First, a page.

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A fair share of climate finance? An initial effort to apportion responsibility for the $100 billion climate finance goal


Written by Sarah Colenbrander, Yue Cao, Laetitia Pettinotti


This emerging analysis focused on the Annex II countries attending the G7 Summit in 2021. An updated and expanded version assessing the fair share of all Annex II countries is now available here.

In Copenhagen in 2009, developed countries committed to jointly mobilise $100 billion dollars a year by 2020 to address the needs of developing countries. However, the climate accords rely on pledging and do not include any formulae for determining how responsibility for this target should be apportioned among developed countries.

This paper suggests three metrics to assess each developed country’s fair share of the climate finance goal: gross national income, cumulative carbon dioxide emissions and population. While imperfect, these metrics offer an indicative range to begin holding individual national governments to account.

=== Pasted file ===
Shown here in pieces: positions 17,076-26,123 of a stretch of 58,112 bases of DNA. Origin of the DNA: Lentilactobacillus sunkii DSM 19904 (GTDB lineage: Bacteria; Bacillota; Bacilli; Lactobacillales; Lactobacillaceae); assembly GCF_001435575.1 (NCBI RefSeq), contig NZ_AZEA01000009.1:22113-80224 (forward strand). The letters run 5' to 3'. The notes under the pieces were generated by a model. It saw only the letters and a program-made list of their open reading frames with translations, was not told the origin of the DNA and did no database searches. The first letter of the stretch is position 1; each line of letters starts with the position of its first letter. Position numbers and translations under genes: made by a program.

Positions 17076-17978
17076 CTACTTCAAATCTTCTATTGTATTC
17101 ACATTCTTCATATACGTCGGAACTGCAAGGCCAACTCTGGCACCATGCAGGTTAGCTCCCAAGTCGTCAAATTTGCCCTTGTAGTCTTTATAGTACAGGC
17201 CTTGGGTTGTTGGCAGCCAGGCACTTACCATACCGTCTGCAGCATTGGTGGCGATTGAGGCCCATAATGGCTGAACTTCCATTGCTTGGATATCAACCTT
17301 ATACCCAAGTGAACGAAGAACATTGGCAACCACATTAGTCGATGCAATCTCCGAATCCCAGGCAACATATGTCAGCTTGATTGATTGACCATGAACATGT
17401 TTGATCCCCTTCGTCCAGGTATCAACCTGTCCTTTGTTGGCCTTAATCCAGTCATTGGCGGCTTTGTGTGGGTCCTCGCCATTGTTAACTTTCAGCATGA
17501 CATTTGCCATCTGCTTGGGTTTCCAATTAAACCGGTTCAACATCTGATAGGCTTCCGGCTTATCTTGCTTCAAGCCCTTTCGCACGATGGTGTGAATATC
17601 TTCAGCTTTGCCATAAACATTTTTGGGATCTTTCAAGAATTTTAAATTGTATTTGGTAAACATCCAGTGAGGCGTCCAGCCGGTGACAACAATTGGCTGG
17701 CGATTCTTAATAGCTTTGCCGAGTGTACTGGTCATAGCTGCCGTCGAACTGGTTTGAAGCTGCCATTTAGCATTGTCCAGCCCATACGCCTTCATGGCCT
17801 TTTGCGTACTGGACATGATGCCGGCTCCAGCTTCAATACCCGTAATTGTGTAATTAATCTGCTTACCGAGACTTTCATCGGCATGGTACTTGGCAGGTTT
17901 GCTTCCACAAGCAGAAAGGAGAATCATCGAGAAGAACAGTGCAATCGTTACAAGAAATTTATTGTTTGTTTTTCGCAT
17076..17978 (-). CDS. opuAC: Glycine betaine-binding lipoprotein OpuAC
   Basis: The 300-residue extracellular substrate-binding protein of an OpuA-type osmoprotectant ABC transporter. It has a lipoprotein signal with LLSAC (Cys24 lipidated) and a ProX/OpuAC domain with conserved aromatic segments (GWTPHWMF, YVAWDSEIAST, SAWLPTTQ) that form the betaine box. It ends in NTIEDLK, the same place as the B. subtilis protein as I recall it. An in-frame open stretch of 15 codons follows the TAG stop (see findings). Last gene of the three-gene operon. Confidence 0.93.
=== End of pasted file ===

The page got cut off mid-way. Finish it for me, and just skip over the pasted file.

With more generous interpretations of their contributions and favourable ways of apportioning responsibility, France and Germany are paying their fair share of climate finance. By comparison, the USA contributed just 7% of its fair share in 2017–2018.

If assessed against a more stringent definition of climate finance and using less favourable ways of apportioning responsibility, all the large developed countries need to increase their commitments. Under these conditions, Germany, Japan and the UK are paying 40–45% of their fair share. By comparison, Australia, Canada and the USA contributed less than 5% of their fair share in 2017–2018.

Corrections and clarifications

Published: 7 June 2021.

Corrected online: 8 June 2021. A correction was made to the data in Figure 1 on page 8.

Corrected online: 26 July 2021. A sentence of clarification has been added to page 7, reflecting that the Oxfam estimates do not include contributions from multilateral organisations but are adjusted for grant equivalence.

Corrected online: 27 October 2021. Updates were made to reflect new climate announcements and correct errors.